The Reds brought the lumber today against Pirates starter Jeff Locke. Locke, an All-Star, entered today’s start with a 5.43 ERA since the break. It didn’t improve.
The Reds tagged Locke for five runs in the top of the first. After the Reds loaded the bases with one out, Jay Bruce laced a bases-clearing double to center. Todd Frazier followed up with a two-run home run to left field. Locke was pulled from the game after the first inning. Against Pirates reliever Jeanmar Gomez in the second, the Reds continued to pile on, scoring twice on Chris Heisey’s RBI double and a sacrifice fly by Brandon Phillips.
Things began to calm down in the middle innings, and the Pirates even scored three runs of their own on a Neil Walker solo home run in the third, and a Travis Snider solo homer and Justin Morneau sacrifice fly in the fifth against Reds starter Bronson Arroyo. But the Reds put the game out of reach, scoring three more runs in the eighth and another in the ninth to go up 11-3. Logan Ondrusek pitched a scoreless bottom of the ninth to wrap up the win.
Billy Hamilton, making his second career Major League start, went 3-for-6 with two stolen bases, making him a perfect 12-for-12 in that department since making his debut on September 3.
With the victory, the two 89-67 teams move into a tie for the Wild Card. With the Nationals losing the first of two games against the Marlins today, their elimination number goes down to two, meaning both the Reds and Pirates could be guaranteed a spot in at least the NL Wild Card match as early as tomorrow.
Major League Baseball announced on Wednesday that former Red Sox DH David Ortiz and Cubs third baseman Kris Bryant won the 2016 Hank Aaron Award in their respective leagues.
Ortiz, 40, flourished in his final season, batting .315/.401/.620 with 38 home runs and 127 RBI in 626 plate appearances during the regular season. His .620 slugging percentage, 1.021 OPS, and 48 doubles led the majors while his 127 RBI led the American League. Ortiz also won the Hank Aaron Award back in 2005.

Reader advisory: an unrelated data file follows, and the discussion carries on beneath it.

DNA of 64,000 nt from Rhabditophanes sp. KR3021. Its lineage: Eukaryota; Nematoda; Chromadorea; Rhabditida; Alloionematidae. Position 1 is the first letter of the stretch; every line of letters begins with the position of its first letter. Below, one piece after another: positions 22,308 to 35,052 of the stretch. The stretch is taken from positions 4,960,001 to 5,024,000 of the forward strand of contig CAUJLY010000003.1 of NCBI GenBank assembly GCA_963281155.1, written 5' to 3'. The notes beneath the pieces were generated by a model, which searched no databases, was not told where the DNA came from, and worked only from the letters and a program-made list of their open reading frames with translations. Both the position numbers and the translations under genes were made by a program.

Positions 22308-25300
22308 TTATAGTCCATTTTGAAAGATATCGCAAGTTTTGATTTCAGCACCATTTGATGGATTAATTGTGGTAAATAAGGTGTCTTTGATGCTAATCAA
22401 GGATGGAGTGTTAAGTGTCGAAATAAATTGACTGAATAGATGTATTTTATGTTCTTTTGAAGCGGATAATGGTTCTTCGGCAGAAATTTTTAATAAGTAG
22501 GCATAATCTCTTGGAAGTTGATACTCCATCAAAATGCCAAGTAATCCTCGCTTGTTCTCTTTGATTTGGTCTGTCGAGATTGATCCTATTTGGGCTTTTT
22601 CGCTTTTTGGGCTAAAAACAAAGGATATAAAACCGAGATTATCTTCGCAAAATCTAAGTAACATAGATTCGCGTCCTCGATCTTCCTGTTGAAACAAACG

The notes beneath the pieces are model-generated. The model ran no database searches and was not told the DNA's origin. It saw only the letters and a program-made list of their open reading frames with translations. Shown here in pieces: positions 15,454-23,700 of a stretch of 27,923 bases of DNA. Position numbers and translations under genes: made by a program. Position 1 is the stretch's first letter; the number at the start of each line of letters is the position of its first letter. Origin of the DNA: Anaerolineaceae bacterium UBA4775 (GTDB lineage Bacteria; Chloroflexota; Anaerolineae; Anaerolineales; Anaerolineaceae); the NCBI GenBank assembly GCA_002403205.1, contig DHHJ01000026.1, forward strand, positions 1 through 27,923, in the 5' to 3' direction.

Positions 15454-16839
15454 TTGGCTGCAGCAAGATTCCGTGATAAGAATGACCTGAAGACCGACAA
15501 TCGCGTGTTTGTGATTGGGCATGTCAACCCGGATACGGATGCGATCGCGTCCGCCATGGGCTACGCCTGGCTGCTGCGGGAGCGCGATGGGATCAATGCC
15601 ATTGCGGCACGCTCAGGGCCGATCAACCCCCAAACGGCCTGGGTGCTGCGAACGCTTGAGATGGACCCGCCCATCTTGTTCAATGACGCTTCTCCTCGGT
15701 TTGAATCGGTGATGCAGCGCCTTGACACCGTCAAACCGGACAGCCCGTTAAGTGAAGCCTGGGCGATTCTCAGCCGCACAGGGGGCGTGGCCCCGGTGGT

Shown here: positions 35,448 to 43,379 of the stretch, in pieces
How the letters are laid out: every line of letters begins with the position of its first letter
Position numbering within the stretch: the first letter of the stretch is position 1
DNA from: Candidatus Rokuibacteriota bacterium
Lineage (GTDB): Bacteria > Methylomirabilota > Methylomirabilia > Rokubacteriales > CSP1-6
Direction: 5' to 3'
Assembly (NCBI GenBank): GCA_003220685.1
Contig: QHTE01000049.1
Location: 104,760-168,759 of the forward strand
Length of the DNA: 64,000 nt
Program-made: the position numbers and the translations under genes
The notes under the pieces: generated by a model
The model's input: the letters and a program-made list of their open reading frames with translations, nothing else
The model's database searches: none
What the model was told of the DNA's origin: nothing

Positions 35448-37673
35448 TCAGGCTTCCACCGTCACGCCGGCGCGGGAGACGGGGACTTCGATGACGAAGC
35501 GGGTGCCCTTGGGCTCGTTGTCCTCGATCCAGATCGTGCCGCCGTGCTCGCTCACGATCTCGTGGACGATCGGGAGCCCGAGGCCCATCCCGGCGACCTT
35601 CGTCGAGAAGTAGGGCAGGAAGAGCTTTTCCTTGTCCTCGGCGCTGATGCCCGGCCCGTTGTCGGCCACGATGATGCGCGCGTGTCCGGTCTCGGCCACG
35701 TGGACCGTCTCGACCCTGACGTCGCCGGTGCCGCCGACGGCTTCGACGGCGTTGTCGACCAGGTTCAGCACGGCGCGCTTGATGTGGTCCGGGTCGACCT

Bryant, 24, is the likely winner of the National League Most Valuable Player Award as well. He hit .292/.385/.554 with 39 home runs and 102 RBI over 699 plate appearances. He also led the league by scoring 121 runs. Bryant is the first Cub to win the Hank Aaron Award since Aramis Ramirez in 2008.
Last year’s winners in the AL and NL, respectively, were Josh Donaldson and Bryce Harper.
If you’ve happened to catch any of the coverage of the 2016 postseason on Fox and FS1, you’ve heard former Yankees DH Alex Rodriguez as part of an analyst panel with host Kevin Burkhardt and former major leaguers Pete Rose and Frank Thomas. Rodriguez has drawn rave reviews not just for passing a rather low bar we set for former athletes-turned-commentators, but because he’s adding real insight drawn both from his playing days and from doing research.
Indeed, Rodriguez is taking his new job as an analyst quite seriously, Newsday’s Neil Best reports. Bardia Shah-Rais, the VP of production for Fox, said of Rodriguez, “This is not a hobby for him. It’s not a parachute in. He’s invested. If we have a noon meeting, he’s there at 11:30 a.m. He’s emailing story ideas in the morning. He wants research. He’s almost all-in to the point where it’s annoying.”
Rose also praised Rodriguez, saying, “You’ve never been around a guy who prepares more than Alex does. Alex does his homework. He knows the game. He understands players. He’s into the deal . . . Frank does a great job in preparation, too. I’m the only one that don’t prepare as much as these two guys. I don’t know if that’s because I can’t write or what it is. But these guys do their homework and they ask questions and they ask the right questions and then you put that in with our experience, all the things we’ve been through and how good we get along with each other, that’s why it shows up on the TV.”
Rodriguez, who hasn’t officially retired despite not having played since the Yankees released him in mid-August, wouldn’t commit to more TV work beyond this year’s postseason.